The most highly prized shell for carving is the emperor or queen's helmet shell, Cassis madagascariensis. This shell has white and dark brown layers and is known as sardonyx shell, and looks similar to the layered agate known as sardonyx. This shell is found in the waters of the Caribbean. File:Cameo of Sardinian conch, Ascione e Antonio Mennella 1925, Museo Ascione.jpg
The world center for cameo carving in shell is Torre del Greco, Italy. The shells are first marked with a series of ovals in a process called signing, then cut into oval blanks for the cameo carver. The actual cameo is mainly cut with a metal scraping tool called a bulino, an invention of Jewish artisan Antonio Cimeniello. A number of metal gravers are used: flat-faced, round and three-cornered. To speed production, grinding wheels are used to quickly remove excess material. When the details are completed, the shell is then soaked in olive oil, cleaned with soap and water and selectively polished with a hand brush.
- Tait, Hugh, ed. (2006). 7000 Years of Jewellery. British Museum Press. p. 216. ISBN 9780714150321.<templatestyles src="Module:Citation/CS1/styles.css"></templatestyles>
- Ting Morris (1 August 2006). Arts and Crafts of Ancient Rome. Black Rabbit Books. p. 26. ISBN 978-1-58340-913-8.<templatestyles src="Module:Citation/CS1/styles.css"></templatestyles>
- E. A. Wallis Budge, Amulets and Talismans, University Book, Inc., 1968, page 390-393.
- Tait, Hugh, ed. (2006). 7000 Years of Jewellery. British Museum Press. p. 219. ISBN 9780714150321.<templatestyles src="Module:Citation/CS1/styles.css"></templatestyles>
- Whitehouse, D., Cameo Glass, in Roman Glass: two centuries of art and invention, M. Newby and K. Painter, Editors. 1991, Society of Antiquaries of London: London.
- Whitehouse, D., Late Roman cameo glass, in Annales du 11e Congres. 1990: Amsterdam.
- Fleming, S.J., Roman Glass; reflections on cultural change. 1999, Philadelphia: University of Pennsylvania Museum of Archaeology and Anthropology.
- Malcolm, Fiona (2008). "Vintage beauty". The National Trust Magazine. The National Trust (Autumn 200): 37.<templatestyles src="Module:Citation/CS1/styles.css"></templatestyles>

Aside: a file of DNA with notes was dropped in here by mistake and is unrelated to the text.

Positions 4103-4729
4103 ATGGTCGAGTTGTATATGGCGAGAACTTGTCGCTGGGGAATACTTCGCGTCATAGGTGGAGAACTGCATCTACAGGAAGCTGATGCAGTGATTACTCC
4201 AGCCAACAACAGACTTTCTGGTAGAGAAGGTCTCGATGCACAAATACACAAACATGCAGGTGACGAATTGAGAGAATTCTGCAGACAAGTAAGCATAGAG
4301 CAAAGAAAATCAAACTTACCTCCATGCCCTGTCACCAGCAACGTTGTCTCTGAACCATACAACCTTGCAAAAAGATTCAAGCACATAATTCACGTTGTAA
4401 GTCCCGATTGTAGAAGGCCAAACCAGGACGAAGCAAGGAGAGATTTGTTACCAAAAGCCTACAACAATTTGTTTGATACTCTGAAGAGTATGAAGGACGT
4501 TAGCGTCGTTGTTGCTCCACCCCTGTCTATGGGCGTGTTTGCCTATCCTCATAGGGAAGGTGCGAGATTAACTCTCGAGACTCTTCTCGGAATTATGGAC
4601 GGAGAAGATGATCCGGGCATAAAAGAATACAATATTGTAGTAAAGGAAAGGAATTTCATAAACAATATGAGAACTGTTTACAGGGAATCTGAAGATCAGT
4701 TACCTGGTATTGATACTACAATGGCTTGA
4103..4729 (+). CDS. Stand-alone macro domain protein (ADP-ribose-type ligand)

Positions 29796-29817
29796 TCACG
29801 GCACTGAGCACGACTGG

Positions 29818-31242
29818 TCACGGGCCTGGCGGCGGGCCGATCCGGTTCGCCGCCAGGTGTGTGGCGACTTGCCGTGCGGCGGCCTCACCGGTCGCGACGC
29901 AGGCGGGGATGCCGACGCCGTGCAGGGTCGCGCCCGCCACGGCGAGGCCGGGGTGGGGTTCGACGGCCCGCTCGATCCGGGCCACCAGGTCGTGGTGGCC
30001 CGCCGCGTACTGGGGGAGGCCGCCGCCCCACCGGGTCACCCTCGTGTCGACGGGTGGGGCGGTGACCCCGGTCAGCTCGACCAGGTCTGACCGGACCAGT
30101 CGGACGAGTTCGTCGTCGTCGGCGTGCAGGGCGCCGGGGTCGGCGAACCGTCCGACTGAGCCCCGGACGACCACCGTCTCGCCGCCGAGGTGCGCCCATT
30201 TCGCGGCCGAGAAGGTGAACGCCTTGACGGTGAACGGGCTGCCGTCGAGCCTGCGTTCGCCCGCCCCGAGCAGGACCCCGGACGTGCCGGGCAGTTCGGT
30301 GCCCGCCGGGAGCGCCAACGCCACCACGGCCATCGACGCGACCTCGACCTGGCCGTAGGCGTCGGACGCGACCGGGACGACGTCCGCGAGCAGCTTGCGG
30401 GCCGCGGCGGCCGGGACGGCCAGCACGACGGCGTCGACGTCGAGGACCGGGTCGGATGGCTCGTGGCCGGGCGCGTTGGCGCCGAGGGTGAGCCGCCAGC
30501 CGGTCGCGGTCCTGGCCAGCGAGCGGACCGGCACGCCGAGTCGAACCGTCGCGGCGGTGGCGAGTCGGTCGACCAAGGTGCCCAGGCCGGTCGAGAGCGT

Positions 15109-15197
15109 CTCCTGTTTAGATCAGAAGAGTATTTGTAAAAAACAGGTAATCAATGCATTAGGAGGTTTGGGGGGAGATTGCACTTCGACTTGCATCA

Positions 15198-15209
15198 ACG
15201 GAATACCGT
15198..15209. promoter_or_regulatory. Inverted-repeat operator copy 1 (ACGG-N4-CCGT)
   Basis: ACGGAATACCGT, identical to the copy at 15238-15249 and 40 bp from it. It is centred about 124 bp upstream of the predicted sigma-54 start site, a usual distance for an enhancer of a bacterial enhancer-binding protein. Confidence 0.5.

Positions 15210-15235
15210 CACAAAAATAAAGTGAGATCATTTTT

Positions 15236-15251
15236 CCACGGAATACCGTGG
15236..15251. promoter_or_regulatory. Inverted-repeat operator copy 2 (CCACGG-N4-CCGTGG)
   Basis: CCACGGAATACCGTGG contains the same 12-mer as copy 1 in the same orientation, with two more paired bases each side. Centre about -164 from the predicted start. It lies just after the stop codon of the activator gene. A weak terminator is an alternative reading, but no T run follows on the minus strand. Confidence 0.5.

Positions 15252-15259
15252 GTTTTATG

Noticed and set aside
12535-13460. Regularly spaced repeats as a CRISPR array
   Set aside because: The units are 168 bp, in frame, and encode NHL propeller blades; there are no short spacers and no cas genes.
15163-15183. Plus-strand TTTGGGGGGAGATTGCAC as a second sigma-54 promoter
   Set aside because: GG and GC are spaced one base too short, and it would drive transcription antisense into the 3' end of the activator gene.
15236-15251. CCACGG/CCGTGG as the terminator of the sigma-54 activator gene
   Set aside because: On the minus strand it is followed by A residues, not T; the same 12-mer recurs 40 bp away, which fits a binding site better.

- Cameo collection at the Kunsthistorisches Museum Vienna
- Saint-Petersburg, The State Hermitage Museum
- The British Museum, London.
- Leonard Forrer. Biographical dictionary of medallists: coin, gem, and seal engravers, mint-masters, etc., volume 4 (London: Spink & son, 1904) p. 582 ff.
- Anna Miller. Cameos Old and New. ISBN 9780943763606
- Jarrett, Diana (2009). Cameos Old and New- 4th Edition. ISBN 978-0-943763-60-6.<templatestyles src="Module:Citation/CS1/styles.css"></templatestyles>
- Miller, Anne (2003). Cameos Old and New. ISBN 0-442-00278-5.<templatestyles src="Module:Citation/CS1/styles.css"></templatestyles>
- Draper, James (2009). Cameo Appearances: Metropolitan Museum of Modern Art. ISBN 978-0-300-14145-0.<templatestyles src="Module:Citation/CS1/styles.css"></templatestyles>
- Scarisbrick, Dianna (2003). Classical Gems: Ancient and Modern Intaglios and Cameos in the Fitzwilliam Museum, Cambridge. ISBN 978-0-521-23901-1.<templatestyles src="Module:Citation/CS1/styles.css"></templatestyles>
- Henig, Martin (1990). The Content Family Collection of Ancient Cameos-Ashmolean Museum. ISBN 978-1-85444-004-4.<templatestyles src="Module:Citation/CS1/styles.css"></templatestyles>
- Fiorelli, Anna (1989). Corals and Cameos – The treasures of Torre Del Greco.<templatestyles src="Module:Citation/CS1/styles.css"></templatestyles>
- Walters, H.B (1927). Catalogue of the Engraved Gems and Cameos, Greek, Etruscan, and Roman in the British Museum.<templatestyles src="Module:Citation/CS1/styles.css"></templatestyles>
- Neverov, O (1971). Antique Cameos in the Hermitage Collection. Aurora Art Publishers.<templatestyles src="Module:Citation/CS1/styles.css"></templatestyles>
|Wikimedia Commons has media related to Cameos.|
- "Sculpture techniques: carving in semi-precious stone & shell". Sculpture. Victoria and Albert Museum. Retrieved 2007-09-22.<templatestyles src="Module:Citation/CS1/styles.css"></templatestyles>
- Cameo Appearances Exhibition at The Metropolitan Museum of Modern Art, 2004
- Cameo collection at the Kunsthistorisches Museum Vienna | Gemma Augusta, Gemma Claudia, Herophiloska Cameo
- Antique Cameos in the Hermitage Museum
- How a portrait cameo in layered agate is made
- Gareth Eckley (cameo-artist)
- August Rudolf Wild 1891-1956, Gemmenschneider (cameo-artist)
- Gerhard Schmidt, Gemmenschneider (cameo-artist)
- Coral and Cameos Museum, Naples
- The Art of Cameos, Rock & Gem magazine, August 2014, by Helen Serras-Herman